- Depreciation: The IRS allows business owners to deduct the depreciation of equipment purchased for the company with a value of up to $500,000.
The IRS allows small business owners to deduct expenses related to paying workers and incentivizes for providing benefit programs, including:
- Salaries and Wages: Salaries given out to employees are tax-deductible. Remember this does not include salaries paid to business owners such as sole proprietors, partners, and LLC members.
- Contract Labor: The costs associated with paying contracted workers are deductible like hired employees. Just remember to file a Form 1099-MISC for workers who’ve earned more than $600.
- Commissions: Payments made to your sales staff working on commissions are deductible, as are third-party commissions you might pay an affiliate partner for referrals.
- Employee Benefit Programs and Qualified Retirement Plans: The costs associated with providing employee benefits programs, such as continuing education, are fully deductible.
It’s not enjoyable, but most businesses will face non-paying clients or suppliers at some point. Fortunately, businesses can write off the following types of bad debts:
- Loans to clients and suppliers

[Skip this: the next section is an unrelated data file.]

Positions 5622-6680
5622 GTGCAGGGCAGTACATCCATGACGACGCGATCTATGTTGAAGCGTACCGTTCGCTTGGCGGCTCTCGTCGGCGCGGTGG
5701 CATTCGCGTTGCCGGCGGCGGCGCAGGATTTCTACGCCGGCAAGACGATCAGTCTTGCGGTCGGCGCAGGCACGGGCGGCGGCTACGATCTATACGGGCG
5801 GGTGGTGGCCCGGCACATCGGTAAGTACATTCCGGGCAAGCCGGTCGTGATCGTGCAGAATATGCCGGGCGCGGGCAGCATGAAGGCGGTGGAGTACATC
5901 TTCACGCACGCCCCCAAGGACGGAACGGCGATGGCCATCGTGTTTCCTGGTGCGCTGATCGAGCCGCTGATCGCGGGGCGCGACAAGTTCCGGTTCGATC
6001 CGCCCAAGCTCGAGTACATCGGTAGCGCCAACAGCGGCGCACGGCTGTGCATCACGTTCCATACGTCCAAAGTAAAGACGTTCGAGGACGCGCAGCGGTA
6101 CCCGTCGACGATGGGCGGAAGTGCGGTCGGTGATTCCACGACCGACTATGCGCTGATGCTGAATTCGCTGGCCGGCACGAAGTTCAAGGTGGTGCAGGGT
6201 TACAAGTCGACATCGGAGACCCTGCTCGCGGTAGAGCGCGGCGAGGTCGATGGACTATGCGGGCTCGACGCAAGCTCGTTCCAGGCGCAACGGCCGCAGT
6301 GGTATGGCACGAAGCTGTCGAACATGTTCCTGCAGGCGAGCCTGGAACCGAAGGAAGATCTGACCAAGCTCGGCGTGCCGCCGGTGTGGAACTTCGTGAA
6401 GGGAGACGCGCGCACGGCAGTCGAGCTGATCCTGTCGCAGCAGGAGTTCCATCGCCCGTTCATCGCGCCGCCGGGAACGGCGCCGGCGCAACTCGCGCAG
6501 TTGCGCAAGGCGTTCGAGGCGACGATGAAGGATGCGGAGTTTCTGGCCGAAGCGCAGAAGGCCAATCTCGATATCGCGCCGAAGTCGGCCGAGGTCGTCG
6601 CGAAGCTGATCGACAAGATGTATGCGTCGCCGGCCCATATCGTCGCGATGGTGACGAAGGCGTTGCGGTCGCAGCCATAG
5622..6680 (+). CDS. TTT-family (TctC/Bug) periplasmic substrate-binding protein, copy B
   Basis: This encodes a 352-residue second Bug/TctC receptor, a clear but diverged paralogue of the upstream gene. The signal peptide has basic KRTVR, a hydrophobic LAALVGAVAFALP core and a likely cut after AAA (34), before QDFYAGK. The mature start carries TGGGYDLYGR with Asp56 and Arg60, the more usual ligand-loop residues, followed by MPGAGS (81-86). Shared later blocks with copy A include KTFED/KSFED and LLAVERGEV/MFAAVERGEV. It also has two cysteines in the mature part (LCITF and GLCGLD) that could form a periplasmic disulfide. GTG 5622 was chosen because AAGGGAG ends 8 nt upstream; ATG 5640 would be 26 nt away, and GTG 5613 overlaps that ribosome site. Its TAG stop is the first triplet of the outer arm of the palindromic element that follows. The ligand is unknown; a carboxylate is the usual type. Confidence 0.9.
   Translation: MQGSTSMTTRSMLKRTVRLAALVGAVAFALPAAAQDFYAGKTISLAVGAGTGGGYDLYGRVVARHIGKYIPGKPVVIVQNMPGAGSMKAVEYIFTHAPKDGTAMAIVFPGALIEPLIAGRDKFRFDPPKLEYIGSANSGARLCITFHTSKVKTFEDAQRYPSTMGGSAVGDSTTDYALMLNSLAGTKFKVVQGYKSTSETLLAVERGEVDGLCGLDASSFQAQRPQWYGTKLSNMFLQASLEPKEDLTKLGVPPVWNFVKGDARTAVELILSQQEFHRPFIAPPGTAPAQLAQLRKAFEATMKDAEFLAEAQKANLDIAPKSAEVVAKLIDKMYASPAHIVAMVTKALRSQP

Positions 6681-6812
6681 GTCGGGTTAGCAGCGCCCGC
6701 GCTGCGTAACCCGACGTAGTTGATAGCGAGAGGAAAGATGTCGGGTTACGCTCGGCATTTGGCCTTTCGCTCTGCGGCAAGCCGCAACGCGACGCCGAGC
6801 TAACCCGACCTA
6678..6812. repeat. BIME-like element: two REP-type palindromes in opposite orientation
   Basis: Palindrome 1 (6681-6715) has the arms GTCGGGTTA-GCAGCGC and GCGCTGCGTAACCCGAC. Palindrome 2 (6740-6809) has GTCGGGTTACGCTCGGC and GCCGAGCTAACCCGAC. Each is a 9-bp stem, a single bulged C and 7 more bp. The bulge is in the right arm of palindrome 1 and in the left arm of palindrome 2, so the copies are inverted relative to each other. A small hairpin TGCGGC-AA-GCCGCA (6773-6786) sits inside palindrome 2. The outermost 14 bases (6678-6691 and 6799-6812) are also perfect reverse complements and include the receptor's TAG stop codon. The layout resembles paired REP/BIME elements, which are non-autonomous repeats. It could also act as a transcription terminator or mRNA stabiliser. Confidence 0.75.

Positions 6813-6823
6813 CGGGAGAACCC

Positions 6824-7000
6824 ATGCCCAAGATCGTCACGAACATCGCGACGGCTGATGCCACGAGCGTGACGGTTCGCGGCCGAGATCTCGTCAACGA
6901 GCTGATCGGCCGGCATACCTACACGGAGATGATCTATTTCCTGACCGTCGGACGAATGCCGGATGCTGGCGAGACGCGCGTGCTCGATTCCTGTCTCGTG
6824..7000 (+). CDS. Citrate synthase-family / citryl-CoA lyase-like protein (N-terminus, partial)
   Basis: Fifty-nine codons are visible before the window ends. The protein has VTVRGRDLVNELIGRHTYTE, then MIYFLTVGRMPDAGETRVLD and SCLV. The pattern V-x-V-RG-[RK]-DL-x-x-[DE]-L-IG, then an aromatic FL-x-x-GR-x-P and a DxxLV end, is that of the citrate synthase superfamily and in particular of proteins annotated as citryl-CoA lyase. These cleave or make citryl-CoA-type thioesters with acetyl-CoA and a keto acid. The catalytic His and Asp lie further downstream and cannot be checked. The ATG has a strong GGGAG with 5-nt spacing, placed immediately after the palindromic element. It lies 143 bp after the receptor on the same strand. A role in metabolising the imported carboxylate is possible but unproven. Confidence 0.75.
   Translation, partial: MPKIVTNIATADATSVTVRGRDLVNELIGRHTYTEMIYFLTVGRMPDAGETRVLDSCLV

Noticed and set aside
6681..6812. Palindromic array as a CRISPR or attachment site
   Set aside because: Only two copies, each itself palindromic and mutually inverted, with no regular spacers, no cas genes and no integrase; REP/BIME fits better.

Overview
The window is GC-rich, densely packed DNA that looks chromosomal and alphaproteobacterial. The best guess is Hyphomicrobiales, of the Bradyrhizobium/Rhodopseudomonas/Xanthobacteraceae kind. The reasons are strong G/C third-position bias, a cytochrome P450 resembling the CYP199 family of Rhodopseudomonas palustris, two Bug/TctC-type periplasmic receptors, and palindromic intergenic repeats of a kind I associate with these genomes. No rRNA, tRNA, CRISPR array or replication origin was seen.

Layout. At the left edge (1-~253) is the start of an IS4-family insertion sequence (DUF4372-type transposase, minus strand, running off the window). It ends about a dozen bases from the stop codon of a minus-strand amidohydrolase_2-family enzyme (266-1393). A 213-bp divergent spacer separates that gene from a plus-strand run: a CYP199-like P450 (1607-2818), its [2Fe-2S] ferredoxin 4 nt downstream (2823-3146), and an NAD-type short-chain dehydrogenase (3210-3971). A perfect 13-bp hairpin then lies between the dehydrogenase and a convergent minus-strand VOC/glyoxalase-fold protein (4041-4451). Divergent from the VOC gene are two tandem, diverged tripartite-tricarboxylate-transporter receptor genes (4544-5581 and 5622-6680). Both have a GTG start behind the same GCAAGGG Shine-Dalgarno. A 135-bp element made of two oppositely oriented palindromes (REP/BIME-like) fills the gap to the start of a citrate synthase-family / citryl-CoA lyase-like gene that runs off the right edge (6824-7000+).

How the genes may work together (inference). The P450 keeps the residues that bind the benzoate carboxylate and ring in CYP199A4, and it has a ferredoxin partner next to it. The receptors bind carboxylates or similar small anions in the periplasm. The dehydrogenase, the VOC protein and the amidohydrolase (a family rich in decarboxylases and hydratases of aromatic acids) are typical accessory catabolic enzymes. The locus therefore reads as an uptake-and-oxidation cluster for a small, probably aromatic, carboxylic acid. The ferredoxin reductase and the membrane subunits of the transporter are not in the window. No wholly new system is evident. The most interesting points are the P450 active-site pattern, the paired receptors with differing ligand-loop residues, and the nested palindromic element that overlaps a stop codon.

- Credit sales to customers
- Business loan guarantees
It’s important to note that the ability to deduct bad debts may depend on the type of accounting method you use for your business. Those using a cash accounting method don’t record a sale until payment is received, and therefore don’t have records off of which to base the debt. The IRS doesn’t allow businesses using this method to deduct bad debts. The accrual accounting method counts income once a sale is made, regardless of when you receive payment, so businesses using this method would have records to support a deduction for a bad debt.
Let’s not forget the many other types of deductions available to small business owners that can add up to significant savings when used properly, including:
- Magazine Subscriptions: Yes, even magazines that you leave in your office’s waiting room may be tax-deductible. Remember to only count magazines used solely for your business — magazines brought from home aren’t eligible.
- Meals and Entertainment: Money spent on business-related meals and entertainment may be up to 50% deductible, though the IRS has stipulations on what qualifies. If you aren’t sure, talk to an accountant or tax attorney to ensure you don’t claim incorrect deductions.
- Travel: You or any employee that travels for business can fully deduct lodging and transportation expenses.
- Supplies: Office supplies, cleaning supplies, and other items used for your business are fully deductible.
Getting the Most of Your Tax Deductions
Tax deductions can help small businesses hold onto extra cash to support business growth. It’s wise to be aware of all available small business deductions so you don’t leave hard-earned money on the table; but remember, not all tax deductions apply to every situation. Claiming deductions to which you are not entitled, even by accident, could lead to an audit or other IRS troubles that no small business needs on their hands.
The IRS tax code has many rules and stipulations that may affect your eligibility. Consider turning to a professional to make sure you’re taking the right deductions and amounts. And don’t forget: fees you pay for tax preparation are themselves deductible.